There is a great business potential in creating pilgrimage places for yoga tourism. For instance, yoga tourism has given the city of Mysore a special global recognition as a tourism destination. Indeed, the economic gains have been quite tremendous within the last few years to the extent that the small city that was formerly known for lazily grazing animals has turned around into a fertile tourism site (Zimmer 1972). This can be replicated elsewhere, especially in the world’s re-known tourist destinations. For instance, Eastern Africa is best known for its spectacular wildlife that attracts millions of people from all continents every year. As such, putting in place the necessary infrastructure in Eastern Africa would seriously boost the region as a yoga tourism destination (Flood, 1996). This is particularly significant considering that the region is already well established in terms of publicity and international awareness. Besides, there already exists adequate accommodation that would suffice an influx of tourists (Maehle 2006). Ideally, this will provide employment opportunities as well as encourage domestic tourism in the individual countries. Besides, India as the country of origin for yoga could greatly benefit by developing other areas as yoga tourism sites similar to the city of Mysore. Indeed, the country could make great economic strides if it keenly invests in this sector of tourism, considering the quality of yoga tourism they would offer is unrivalled. Besides, it would make them create a better international awareness of the Indian religious culture that remains largely obscured to most of the world (Singh 2008).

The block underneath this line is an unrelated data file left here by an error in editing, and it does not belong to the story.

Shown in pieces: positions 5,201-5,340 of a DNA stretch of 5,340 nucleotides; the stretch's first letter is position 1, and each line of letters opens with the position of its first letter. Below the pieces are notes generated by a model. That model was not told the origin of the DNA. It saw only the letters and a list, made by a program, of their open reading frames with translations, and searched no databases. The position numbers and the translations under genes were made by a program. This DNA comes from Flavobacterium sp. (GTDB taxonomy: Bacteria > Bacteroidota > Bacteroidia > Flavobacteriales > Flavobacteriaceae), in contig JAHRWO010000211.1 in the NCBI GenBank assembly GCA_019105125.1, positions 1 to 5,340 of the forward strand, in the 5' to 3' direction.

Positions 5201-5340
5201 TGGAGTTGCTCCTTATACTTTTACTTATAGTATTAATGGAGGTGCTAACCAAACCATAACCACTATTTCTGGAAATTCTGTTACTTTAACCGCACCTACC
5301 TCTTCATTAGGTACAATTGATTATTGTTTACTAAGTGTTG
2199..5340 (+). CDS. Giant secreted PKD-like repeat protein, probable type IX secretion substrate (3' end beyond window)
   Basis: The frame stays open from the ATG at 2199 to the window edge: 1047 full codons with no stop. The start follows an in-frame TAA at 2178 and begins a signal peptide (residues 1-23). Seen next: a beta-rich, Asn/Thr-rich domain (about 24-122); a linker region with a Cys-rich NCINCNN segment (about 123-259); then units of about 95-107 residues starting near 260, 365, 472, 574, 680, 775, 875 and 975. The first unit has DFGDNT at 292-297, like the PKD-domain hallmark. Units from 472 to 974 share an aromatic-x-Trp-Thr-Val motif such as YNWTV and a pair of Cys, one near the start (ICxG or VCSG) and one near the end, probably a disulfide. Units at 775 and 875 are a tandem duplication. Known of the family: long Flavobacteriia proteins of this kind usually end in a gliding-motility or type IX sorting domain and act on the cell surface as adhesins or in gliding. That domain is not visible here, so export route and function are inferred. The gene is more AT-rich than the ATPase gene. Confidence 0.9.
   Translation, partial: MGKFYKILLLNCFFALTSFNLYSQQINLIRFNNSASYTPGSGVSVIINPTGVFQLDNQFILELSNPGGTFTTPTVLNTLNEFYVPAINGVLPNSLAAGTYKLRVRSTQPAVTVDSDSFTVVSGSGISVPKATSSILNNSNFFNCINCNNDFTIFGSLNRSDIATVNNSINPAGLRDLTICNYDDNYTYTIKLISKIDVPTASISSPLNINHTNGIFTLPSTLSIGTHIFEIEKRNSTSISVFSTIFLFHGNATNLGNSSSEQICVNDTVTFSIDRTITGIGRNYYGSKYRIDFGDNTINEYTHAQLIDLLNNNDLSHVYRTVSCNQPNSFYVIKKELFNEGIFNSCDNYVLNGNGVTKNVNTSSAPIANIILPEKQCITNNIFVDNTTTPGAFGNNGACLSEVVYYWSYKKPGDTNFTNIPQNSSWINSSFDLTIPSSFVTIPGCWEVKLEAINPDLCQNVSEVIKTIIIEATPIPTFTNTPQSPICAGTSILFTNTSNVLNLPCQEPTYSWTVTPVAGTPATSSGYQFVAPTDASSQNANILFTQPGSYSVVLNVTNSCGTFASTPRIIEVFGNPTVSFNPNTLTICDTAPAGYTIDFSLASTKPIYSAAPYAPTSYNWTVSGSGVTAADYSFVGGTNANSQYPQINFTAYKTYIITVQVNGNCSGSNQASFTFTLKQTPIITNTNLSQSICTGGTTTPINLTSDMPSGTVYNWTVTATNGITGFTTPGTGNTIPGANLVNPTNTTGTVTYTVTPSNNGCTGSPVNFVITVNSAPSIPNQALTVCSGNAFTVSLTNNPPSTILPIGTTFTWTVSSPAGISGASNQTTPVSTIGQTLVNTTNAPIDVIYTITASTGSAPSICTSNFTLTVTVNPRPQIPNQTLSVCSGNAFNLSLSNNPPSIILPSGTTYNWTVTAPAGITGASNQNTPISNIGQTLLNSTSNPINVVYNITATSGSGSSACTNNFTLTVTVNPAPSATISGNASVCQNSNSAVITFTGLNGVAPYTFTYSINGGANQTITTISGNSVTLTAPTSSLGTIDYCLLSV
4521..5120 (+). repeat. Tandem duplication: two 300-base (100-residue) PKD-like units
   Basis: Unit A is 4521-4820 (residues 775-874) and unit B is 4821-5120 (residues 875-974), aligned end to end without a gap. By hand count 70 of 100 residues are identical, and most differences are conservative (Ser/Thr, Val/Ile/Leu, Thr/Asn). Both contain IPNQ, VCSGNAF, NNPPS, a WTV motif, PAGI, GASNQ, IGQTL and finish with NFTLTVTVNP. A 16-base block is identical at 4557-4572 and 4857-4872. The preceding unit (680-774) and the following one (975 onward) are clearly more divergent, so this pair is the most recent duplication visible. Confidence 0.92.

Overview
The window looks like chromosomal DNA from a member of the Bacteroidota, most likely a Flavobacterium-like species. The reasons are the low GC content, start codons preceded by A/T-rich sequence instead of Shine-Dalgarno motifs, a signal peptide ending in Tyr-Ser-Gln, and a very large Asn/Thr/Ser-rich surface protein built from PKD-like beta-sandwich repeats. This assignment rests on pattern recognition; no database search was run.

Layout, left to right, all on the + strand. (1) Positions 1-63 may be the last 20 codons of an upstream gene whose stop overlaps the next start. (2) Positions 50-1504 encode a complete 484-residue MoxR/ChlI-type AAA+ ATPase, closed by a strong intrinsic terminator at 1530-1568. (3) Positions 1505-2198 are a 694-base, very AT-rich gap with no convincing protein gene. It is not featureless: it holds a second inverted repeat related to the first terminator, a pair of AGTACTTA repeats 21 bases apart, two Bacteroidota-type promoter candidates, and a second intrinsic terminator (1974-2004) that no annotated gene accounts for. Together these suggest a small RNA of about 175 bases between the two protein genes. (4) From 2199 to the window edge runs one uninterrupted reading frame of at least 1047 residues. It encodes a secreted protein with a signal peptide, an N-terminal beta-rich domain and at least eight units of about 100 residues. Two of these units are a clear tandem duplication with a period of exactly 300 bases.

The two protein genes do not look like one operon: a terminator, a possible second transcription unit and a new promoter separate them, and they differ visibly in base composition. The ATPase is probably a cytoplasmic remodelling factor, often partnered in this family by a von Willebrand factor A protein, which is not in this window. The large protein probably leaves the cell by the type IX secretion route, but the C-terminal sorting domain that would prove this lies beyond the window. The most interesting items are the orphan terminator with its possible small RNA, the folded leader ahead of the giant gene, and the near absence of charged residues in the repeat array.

The stakeholders must urgently embark on raising public awareness to popularize yoga as a form of tourism. This is the only way they will exploit the economic Klondike that largely remains unexploited. This must be done through several workshops, seminars, and presentations to the local communities all over the world. For instance, the civil society and various non-governmental organizations could easily be used to reach the local communities in areas which they operate (Cutler 1987). This is already taking shape in California where the group “Yoga for Life” is actively informing the people on the potential use of yoga for spiritual and emotional balance. According to this group, yoga can ideally replace the antidepressant drugs that consume millions of dollars per year (Silva & Mehta 1995). This is because it can provide the necessary therapy that is always recommended by doctors, especially to the patients suffering from chronic depression. Clinically, yoga therapy could work just as well as the drugs, but with the additional advantage of physical exercise, which is obviously lacking in a typical clinical setup. Besides, target should be on making these communities learn the yogic techniques that they could use to individually generate money. In fact, this could be a double blessing in that they would enjoy good economic returns as much as they would have good life (Sam%u0101dhi2005).
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In conclusion, yoga remains one of the unexploited aspects of human culture and religion. However, concrete steps could be put in place to exploit as well as expand tourism in yoga all over the world. This would include building the necessary infrastructure, organizing pilgrimages, and conducting aggressive public education to create international awareness about yoga (Possehl 2003). In the end, the levels of domestic and foreign tourism will flourish globally. This would make it the perfect way of pursuing economic freedom and enjoying the fruits under the best health conditions (William 1998).
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